Smart Jane Test of Vaginal Health: Clever Marketing, Questionable Science

Gonorrhea. The SmartJane test is not the way to diagnose this. The uBiome company’s SmartJane test claims to use state-of-the-art DNA sequencing technology, machine learning, artificial intelligence, statistical genetics, algorithms, and other proprietary innovations so women can assess their own vaginal health. Customers collect samples with vaginal swabs and mail them in for processing. They

Too Many Tests

Doctors order too many tests. Some are useless, some are harmless (except for the cost), but some can lead to serious bodily harm. Misconceptions about tests Many people, even doctors, tend to think of tests as giving consistent, reliable, yes/no answers. They think a test can make a diagnosis, but that’s not how it works.

Chiropractor Treating Concussions for Earlier Return to Play

A chiropractor is using questionable diagnostic and therapeutic measures to return athletes to play sooner after a concussion. Not a good idea. A science teacher contacted me with concerns about a story he saw on his local TV news. It featured a chiropractor in his area who is treating athletes with concussions. He claims that

An HBO Documentary about the Theranos Fraud Raises Concerns

Elizabeth Holmes founded Theranos to develop a device that could do 200 tests on a single drop of blood in a minute. She lied; it failed; she is being tried for fraud and conspiracy. The HBO documentary The Inventor tells the story but has some flaws. We can learn lessons from what happened. Alex Gibney’s film The Inventor:

Kidney Cancer and Incidentalomas

Kidney cancer diagnoses are increasing but there has been no increase in mortality or rate of metastases. Kidney cancer is most often diagnosed as an incidental finding on a CT scan that was done for unrelated reasons. Treatment may not always be needed. In the February 1, 2019 issue of American Family Physician, there is an

Osteopenia: When Does Decreased Bone Density Become a Disease Requiring Treatment?

Osteoporosis is routinely treated with bisphosphonates to prevent fractures. A new study suggests that osteopenia should be treated too. But questions remain.  Bisphosphonate drugs have been shown to increase bone density and prevent fractures in postmenopausal women with osteoporosis (remember Sally Field in those ads for Boniva?) but what about women with milder decreases in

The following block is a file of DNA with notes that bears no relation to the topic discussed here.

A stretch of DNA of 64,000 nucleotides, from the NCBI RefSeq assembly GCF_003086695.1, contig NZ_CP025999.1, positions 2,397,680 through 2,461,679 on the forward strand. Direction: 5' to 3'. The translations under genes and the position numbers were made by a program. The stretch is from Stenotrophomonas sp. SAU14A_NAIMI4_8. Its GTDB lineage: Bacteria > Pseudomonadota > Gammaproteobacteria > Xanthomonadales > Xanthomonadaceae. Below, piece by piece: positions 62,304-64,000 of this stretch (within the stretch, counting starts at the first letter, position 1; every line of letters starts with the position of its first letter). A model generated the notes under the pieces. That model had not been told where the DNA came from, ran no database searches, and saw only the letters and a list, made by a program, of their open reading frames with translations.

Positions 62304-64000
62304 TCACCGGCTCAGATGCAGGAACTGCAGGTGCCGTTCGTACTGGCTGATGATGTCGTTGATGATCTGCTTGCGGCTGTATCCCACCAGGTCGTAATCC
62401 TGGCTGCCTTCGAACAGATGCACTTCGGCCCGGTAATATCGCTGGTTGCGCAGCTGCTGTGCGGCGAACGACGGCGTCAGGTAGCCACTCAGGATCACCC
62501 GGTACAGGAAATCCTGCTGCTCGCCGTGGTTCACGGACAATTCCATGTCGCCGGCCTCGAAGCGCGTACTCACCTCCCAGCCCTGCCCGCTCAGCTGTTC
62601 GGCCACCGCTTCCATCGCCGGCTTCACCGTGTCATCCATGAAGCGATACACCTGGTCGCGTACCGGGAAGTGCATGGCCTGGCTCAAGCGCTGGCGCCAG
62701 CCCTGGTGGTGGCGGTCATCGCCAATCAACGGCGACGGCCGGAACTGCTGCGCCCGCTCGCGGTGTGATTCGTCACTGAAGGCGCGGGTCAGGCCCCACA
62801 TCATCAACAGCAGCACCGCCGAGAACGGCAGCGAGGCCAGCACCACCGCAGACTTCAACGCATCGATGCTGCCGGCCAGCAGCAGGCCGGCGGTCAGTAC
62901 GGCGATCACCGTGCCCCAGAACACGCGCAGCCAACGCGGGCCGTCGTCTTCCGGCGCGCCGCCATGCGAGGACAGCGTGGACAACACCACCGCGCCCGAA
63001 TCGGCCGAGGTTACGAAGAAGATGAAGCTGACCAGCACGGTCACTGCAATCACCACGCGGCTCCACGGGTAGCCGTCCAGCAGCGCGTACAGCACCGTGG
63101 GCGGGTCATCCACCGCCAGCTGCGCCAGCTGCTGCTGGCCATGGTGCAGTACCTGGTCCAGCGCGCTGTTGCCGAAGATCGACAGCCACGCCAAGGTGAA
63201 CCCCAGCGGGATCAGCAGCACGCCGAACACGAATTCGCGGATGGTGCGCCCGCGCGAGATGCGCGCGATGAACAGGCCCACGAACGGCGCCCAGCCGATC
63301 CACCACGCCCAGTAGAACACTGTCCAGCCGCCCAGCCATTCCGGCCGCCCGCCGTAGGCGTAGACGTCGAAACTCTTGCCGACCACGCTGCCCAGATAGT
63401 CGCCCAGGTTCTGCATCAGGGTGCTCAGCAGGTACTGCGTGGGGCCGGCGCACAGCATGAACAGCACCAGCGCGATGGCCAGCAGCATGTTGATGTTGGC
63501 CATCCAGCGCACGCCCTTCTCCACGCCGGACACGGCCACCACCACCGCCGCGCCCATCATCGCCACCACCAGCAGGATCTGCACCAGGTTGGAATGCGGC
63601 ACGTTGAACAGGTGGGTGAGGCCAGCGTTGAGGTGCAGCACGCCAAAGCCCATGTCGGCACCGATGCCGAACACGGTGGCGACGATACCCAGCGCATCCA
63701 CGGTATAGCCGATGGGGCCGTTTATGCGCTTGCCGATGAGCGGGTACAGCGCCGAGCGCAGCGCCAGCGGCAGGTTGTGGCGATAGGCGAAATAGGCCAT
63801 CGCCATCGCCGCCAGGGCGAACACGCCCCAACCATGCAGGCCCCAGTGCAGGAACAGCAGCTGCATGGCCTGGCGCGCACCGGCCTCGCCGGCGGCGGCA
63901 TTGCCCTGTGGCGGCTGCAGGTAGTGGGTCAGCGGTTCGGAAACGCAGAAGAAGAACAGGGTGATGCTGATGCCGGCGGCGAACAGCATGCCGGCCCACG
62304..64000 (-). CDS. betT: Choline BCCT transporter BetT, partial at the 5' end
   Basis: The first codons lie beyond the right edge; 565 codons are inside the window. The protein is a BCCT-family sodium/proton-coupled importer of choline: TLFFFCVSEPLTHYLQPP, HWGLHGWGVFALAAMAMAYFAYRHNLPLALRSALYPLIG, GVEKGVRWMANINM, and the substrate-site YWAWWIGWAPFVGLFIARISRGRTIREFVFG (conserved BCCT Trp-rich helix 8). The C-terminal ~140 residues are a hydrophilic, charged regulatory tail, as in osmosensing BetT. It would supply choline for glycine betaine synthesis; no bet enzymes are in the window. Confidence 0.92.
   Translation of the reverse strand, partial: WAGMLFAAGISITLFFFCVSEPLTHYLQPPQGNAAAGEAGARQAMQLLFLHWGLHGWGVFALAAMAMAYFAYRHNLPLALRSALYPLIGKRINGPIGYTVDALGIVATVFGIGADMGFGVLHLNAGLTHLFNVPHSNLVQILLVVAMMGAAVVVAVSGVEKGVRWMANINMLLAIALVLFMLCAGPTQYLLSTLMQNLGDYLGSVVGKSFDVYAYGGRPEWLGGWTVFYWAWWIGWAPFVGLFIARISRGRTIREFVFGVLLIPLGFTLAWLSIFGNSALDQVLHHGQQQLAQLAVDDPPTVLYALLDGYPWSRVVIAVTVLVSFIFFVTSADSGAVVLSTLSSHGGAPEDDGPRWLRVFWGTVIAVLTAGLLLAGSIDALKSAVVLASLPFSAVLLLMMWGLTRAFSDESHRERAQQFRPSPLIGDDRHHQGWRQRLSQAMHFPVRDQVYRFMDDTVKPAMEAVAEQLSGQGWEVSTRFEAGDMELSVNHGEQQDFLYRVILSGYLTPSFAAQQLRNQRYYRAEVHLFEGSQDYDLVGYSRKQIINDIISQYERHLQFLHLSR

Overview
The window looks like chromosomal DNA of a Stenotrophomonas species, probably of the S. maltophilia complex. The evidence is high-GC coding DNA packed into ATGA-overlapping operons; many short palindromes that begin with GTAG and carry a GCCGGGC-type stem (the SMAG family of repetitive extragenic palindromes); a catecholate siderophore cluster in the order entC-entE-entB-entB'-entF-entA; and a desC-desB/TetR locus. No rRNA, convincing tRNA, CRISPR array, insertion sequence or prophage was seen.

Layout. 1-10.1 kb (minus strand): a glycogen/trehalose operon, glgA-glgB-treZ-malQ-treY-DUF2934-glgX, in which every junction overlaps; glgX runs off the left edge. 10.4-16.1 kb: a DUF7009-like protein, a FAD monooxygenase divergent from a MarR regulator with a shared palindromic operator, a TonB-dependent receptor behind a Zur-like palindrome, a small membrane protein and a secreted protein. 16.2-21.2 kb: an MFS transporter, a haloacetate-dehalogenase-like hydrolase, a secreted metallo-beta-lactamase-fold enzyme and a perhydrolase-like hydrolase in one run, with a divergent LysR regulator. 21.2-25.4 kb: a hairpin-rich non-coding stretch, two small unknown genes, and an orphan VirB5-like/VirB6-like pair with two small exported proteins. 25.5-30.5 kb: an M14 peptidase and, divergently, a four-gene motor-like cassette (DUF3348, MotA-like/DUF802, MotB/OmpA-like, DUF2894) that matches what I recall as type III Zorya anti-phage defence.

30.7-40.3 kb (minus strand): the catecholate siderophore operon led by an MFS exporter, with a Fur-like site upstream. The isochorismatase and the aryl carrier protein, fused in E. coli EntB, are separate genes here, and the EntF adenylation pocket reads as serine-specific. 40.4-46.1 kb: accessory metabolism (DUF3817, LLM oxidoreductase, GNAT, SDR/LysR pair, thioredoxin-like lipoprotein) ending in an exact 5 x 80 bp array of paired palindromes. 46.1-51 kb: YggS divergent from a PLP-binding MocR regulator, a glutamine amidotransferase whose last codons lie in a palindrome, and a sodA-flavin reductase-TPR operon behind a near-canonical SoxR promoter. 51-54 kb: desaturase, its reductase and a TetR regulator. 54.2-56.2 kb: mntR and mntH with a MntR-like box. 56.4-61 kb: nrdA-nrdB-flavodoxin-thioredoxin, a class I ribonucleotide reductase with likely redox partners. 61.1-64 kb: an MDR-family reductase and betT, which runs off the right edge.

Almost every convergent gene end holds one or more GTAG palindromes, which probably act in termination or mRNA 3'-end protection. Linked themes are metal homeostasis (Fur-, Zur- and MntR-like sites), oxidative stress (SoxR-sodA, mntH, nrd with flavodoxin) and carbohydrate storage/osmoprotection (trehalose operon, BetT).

Vertigo Voodoo: A Crazy-Sounding Cure That Actually Works

A sequence of positional changes sounds like voodoo, but is actually an effective way to cure benign paroxysmal positional vertigo (BPPV). This will not be my typical Science-Based Medicine post. What it is not This will not be: About vaccines, diet, pseudoscience, quackery, or alternative medicine A critique of a questionable treatment, claim, or practice

Questioning the Annual Pelvic Exam

A new article in the Journal of Women’s Health by Westhoff, Jones, and Guiahi asks “Do New Guidelines and Technology Make the Routine Pelvic Examination Obsolete?” The pelvic exam consists of two main components: the insertion of a speculum to visualize the cervix and the bimanual exam where the practitioner inserts two fingers into the

Colonoscopy: More Misinformation from Mercola

Joseph Mercola, D.O., runs the website mercola.com which is full of misinformation, advocates all kinds of questionable alternative treatments including homeopathy, and discourages vaccination and other aspects of conventional medicine. Like Dr. Oz and Andrew Weil, he is more dangerous than easily recognizable quacks in that he combines some good medical information with egregious misinformation, and readers who

Dr. Joel Fuhrman Sells Useless Iodine Test

Joel Fuhrman, MD, who practices so-called functional medicine and integrative medicine, sells an at-home urine iodine test on his website for $131. He claims the test can assess if one is deficient in iodine. The test requires two urine samples (morning and evening) dried on filter paper and submitted by mail. Dr. Fuhrman recommends avoiding